TORONTO ELECTION 2022: Waste, the City and our opportunity to ditch the disposables

Moving our city towards a zero waste future is good for people, the environment and local businesses. Next in our series on the election and the issues at stake, our Waste Campaigner Emily Alfred dives into the big opportunities for Toronto’s next City Council to shift Toronto towards reusables.

The City of Toronto plays a key role in managing and reducing waste. The City collects and manages waste from curb to recycling facility or landfill, sets policies for waste collection in buildings, and creates and enforces local waste bylaws and regulations. 

With a bold vision and strong political will, Toronto’s next City Council can propel our city toward a zero waste future. One of the first things they can do is pass bold regulations that eliminate disposable foodware and require a shift towards reusable alternatives.

Toronto’s Single-Use Reduction Strategy and the need for faster, bolder action 

In 2018, Toronto City Council was facing up to the fact that single-use plastic and unnecessary single-use items like cutlery, bags and coffee cups are wreaking havoc on our recycling system and the environment. The City of Toronto launched a massive public and stakeholder consultation with record-breaking participation and overwhelming support for the City to act to eliminate the worst single-use plastics and disposables. 

Despite the strong support, fast-forward four years and while Toronto’s Single Use Reduction Strategy passed in 2021, it’s still stuck in the first,  “voluntary” phase. This means businesses can choose to take steps to reduce disposables but have no actual requirements to do things like ask-first before giving utensils for take-out or offer reusable cups for dining in.

Without actual regulations, single-use plastics will continue to pile up in our environment and recycling bins. It will be up to Toronto’s next City Council to pass mandatory regulations as phase two of the Single-Use Strategy.

While the Federal government announced a Canada-wide ban on some single-use plastics, the need for local-level action is as important as ever. The Federal ban is a great start, but it is limited. Under Federal regulations, many major chains and businesses won’t eliminate disposables, but will simply substitute the banned items with another type of single-use plastic (i.e. switching black plastic for another colour) or with ‘compostable’ single-use items (which can’t be composted in most municipal facilities). More disposables aren’t the answer - but there is a solution that is sustainable, good for the environment, good for local businesses and can grow our local circular economy!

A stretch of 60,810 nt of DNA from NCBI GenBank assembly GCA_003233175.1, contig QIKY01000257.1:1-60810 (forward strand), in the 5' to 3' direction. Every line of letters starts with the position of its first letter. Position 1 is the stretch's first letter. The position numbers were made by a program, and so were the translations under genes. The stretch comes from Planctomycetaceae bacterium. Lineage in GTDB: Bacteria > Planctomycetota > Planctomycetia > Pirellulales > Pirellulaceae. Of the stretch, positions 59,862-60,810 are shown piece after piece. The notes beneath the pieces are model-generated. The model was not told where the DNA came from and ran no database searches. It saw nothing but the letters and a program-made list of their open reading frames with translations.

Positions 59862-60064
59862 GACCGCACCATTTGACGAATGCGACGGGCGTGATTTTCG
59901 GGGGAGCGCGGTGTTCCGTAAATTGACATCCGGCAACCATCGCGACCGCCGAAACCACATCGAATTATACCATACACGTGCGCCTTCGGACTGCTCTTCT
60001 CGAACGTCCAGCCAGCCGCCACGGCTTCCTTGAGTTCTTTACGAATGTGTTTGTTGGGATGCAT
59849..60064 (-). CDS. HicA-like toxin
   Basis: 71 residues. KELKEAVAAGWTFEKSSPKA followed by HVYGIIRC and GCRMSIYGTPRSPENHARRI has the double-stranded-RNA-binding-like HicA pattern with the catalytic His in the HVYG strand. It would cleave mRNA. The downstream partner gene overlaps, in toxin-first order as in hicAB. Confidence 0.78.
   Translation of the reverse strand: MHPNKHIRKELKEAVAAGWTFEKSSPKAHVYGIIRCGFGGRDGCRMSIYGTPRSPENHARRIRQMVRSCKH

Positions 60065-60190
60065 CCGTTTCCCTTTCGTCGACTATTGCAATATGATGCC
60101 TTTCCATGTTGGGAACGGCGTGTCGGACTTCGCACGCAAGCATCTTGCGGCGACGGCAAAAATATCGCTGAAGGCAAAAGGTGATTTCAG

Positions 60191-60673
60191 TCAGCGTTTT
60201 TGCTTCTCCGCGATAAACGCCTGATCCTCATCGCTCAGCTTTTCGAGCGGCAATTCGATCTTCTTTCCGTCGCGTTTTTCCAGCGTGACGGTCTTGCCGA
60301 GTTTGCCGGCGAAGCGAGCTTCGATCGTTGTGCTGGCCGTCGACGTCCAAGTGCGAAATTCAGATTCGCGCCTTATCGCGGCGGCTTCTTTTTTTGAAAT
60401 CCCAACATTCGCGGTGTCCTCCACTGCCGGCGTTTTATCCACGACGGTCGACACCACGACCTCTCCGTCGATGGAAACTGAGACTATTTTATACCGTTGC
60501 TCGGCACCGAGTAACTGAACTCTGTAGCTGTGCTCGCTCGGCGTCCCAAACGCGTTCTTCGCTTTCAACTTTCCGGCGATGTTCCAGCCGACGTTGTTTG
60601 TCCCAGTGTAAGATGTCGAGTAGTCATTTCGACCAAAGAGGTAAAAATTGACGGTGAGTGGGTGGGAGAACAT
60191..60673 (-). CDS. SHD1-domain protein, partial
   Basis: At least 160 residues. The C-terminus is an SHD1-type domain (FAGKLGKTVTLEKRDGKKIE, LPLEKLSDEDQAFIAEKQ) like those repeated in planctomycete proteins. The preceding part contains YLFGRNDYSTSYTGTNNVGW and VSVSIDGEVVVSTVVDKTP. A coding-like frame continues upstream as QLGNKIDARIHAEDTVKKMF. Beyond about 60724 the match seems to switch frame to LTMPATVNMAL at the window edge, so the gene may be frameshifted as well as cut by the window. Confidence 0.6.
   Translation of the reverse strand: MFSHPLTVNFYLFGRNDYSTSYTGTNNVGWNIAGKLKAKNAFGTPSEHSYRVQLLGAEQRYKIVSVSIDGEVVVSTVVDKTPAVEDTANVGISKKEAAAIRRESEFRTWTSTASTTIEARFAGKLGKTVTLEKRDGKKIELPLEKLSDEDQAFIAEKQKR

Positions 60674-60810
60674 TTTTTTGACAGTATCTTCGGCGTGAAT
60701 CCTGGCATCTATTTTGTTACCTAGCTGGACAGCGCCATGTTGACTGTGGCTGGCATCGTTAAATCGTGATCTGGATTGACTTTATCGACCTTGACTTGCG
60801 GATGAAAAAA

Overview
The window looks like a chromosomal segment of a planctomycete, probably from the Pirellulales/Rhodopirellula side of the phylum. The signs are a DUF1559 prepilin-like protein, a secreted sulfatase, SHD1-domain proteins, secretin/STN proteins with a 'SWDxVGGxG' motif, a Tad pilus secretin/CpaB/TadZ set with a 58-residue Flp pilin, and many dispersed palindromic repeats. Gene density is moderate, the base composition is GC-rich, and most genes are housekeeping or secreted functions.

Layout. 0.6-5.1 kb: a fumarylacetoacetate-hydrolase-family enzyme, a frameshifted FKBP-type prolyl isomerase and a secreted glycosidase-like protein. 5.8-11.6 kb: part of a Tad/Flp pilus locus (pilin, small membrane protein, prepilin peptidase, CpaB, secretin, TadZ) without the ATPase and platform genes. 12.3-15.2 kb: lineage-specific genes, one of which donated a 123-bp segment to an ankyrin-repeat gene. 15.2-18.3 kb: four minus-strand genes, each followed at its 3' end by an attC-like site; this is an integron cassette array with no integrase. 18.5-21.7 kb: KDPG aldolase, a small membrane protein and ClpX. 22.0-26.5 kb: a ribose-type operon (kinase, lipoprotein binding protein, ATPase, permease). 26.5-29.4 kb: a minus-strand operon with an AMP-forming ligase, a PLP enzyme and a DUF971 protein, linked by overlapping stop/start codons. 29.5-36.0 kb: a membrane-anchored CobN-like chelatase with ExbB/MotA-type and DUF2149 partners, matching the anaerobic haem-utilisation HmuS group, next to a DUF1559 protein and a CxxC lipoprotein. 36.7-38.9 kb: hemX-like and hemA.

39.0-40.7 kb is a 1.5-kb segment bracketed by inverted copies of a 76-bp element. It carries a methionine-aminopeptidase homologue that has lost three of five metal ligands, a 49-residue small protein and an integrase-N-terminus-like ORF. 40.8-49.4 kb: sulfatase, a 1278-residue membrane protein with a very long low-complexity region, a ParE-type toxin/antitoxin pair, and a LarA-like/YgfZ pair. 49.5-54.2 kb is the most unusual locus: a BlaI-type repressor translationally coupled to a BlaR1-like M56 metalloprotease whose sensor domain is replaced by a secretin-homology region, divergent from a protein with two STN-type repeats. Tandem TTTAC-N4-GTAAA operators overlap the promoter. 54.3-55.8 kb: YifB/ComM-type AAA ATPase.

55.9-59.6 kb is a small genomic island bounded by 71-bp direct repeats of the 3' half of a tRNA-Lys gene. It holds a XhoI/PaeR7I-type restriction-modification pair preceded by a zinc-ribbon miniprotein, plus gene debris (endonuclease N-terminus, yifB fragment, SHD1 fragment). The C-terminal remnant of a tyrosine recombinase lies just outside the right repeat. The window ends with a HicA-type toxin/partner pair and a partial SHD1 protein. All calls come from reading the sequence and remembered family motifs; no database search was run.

A growing movement for reuse 

Instead of shifting from one type of disposables to another, governments can act to support more reuse and refill systems. Reusable foodware - such as “bring-your-own” cups and containers, reusable dishes for dining in, and reusable takeaway container programs - is a real solution to the plastics crisis that benefits people, the environment and local businesses. There’s a growing number of cities that aren’t just encouraging businesses to shift to reusables - they are making it a requirement and supporting small businesses to make the shift.

Here are some top examples: 

  • The City of Berkeley, California passed a by-law in 2019 requiring that all food and drink is served on reusable foodware when consumed in the restaurant or cafe. Small businesses were given extra time and could apply for funding to make the change, but many have already been saving money. Even major international fast food chains like McDonalds and Starbucks have changed how they do business in Berkeley, providing reusable dishes, cutlery and cups.
  • Vancouver and Edmonton passed by-laws to reduce single-use items, including a mandatory 25cent fee on single-use cups. Both cities also now require that restaurants offer free reusable cups for dine-in, and allow customers to bring their own cups to reduce the impacts on low-income residents. Vancouver’s by-law spurred a dramatic reduction in disposables, and now small cafes and big chains like A&W and Tim Hortons offer resuable take-out cup programs.

In Toronto, there’s already a growing movement for reusables! This includes:

  • An emerging industry of new businesses  providing reusable foodware for take-out for small restaurants, where customers can borrow a reusable cup or food container. 
  • More public events, festivals and concerts choosing reusable cups to eliminate mountains of waste, or going entirely waste-free
  • Universities, colleges and primary schools choosing reusable dishes and cups on campus. 

This year we launched Reusable Toronto to bring together the growing number of reuse enterprises, community groups and researchers for a unified call for a shift to reuse - and we’ll be ramping up this push with our new Council.

Toronto’s new City Council has the opportunity to support this shift towards reusables in the next Council term. More and more businesses are asking for guidance and support to make this shift. We can be a leader and set an example for more cities while stopping unnecessary harm from producing and disposing of plastics and growing Toronto’s local circular economy. 

How you can take action

 You can show your support for bold local action on waste by signing our pledge to vote for a greener city on October 24th, and sharing it with your networks. Let your local candidates know that this is a top priority by asking them if they'll support new regulations that eliminate disposables and create a shift to reusable alternatives. Learn more.

Emily Alfred is the Waste Campaigner for the Toronto Environmental Alliance.